Reading has a unique position in the education of the hearing impaired children. On the one hand, only through literacy can hearing impaired child share in the linguistic experiences of the society at large without perceptual distortion. On the other hand, hearing impaired children usually understand little from reading based on the simple fact that reading for hearing children builds on the language development that precedes school entry, while for the hearing impaired, reading is often either a means of language introduction or a quick follow—up to a new language (Maxwell, 1986). Reading is widely recognized as one of the most important, yet most difficult skills for hearing impaired children to develop (Umolu and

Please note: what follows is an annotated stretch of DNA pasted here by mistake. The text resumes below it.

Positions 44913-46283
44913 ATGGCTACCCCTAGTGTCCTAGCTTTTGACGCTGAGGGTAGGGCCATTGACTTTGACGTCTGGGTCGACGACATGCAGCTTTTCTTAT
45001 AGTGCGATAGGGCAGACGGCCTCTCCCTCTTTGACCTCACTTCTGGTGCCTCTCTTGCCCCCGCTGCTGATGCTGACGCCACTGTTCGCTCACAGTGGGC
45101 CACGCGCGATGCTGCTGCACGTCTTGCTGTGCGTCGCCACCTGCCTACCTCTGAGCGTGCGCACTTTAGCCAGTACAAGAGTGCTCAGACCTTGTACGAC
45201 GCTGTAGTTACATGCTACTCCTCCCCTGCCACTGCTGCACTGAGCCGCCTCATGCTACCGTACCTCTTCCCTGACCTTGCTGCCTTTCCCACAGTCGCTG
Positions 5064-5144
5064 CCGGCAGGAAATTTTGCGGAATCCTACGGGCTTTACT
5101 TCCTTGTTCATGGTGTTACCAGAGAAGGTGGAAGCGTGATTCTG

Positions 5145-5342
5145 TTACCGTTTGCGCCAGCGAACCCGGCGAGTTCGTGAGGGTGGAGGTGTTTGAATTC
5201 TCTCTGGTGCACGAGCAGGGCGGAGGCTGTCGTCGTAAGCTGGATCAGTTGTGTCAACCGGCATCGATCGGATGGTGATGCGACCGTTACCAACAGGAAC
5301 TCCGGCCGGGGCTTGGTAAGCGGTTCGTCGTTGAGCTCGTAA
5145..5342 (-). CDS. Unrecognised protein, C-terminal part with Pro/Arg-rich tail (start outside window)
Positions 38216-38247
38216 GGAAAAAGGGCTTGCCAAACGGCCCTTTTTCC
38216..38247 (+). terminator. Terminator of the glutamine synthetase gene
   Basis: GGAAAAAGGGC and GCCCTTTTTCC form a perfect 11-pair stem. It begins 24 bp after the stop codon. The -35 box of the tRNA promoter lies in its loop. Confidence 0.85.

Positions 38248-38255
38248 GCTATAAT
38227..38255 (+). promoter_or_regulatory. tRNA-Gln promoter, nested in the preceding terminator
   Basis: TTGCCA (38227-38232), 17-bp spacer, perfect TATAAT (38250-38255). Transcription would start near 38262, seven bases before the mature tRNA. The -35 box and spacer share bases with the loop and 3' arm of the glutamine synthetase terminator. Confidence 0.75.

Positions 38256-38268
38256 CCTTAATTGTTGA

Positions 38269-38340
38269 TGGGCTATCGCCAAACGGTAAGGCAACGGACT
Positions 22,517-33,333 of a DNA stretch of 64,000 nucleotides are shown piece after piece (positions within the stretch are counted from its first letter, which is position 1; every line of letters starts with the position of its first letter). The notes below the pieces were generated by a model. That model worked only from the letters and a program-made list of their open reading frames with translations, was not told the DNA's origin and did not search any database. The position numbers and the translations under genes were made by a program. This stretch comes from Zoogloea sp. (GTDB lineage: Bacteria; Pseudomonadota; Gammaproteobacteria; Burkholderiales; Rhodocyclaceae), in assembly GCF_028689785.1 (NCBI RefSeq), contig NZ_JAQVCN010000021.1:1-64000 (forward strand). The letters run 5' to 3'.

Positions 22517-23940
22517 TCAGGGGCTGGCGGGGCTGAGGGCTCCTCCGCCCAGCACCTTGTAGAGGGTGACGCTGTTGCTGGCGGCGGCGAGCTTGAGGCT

Bison, 1987). For pre—lingually, profoundly hearing impaired children, reading can open the door to all knowledge and experiences that are denied to them in other ways. It sometimes may be their only means for keeping in touch with events, culture and everyday events of their lives (Ewoldt, 1983). With all these, educators and researchers repeatedly report that there is a lack of reading proficiency among hearing impaired children. It is against the will of this background that this paper intends to give the reading teacher a brief background of who the hearing impaired child is, and his unique reading problems. In addition a new approach to reading for the hearing impaired will be outlined and suggested.